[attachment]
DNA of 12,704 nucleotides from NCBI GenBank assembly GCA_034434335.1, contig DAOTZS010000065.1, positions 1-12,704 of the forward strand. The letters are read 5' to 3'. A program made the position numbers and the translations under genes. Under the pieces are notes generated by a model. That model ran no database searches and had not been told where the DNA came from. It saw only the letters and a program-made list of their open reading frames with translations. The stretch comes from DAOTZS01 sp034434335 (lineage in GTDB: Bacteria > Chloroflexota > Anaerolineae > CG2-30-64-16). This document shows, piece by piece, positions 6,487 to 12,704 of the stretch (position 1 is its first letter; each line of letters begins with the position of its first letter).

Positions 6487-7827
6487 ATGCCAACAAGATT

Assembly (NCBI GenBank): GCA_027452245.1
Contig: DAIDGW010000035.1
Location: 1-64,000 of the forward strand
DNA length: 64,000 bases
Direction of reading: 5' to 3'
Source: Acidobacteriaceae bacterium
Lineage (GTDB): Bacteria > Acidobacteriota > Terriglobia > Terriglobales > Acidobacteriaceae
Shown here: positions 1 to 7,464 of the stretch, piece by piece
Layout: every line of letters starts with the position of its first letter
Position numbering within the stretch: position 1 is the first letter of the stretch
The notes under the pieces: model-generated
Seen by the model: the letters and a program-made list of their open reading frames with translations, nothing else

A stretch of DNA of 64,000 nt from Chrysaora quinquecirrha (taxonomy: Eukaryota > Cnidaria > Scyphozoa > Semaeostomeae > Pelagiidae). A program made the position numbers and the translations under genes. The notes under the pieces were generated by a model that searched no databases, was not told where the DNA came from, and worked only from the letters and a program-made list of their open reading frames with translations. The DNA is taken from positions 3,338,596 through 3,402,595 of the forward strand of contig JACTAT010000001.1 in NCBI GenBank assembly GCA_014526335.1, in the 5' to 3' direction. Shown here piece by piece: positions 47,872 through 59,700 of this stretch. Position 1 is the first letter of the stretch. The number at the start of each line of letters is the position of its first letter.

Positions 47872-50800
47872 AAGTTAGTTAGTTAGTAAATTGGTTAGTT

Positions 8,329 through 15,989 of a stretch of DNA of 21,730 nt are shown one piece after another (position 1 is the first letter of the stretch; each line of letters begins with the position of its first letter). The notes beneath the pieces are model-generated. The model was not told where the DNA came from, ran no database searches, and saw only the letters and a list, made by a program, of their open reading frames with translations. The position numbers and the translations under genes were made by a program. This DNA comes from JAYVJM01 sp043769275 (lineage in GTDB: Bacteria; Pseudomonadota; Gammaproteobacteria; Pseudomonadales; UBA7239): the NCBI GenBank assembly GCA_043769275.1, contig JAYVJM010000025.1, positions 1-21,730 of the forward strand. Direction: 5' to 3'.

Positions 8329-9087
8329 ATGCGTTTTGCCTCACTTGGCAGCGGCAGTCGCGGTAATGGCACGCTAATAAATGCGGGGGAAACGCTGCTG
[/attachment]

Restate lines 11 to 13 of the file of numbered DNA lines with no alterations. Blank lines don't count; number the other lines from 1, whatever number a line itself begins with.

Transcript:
Shown here: positions 1 to 7,464 of the stretch, piece by piece
Layout: every line of letters starts with the position of its first letter
Position numbering within the stretch: position 1 is the first letter of the stretch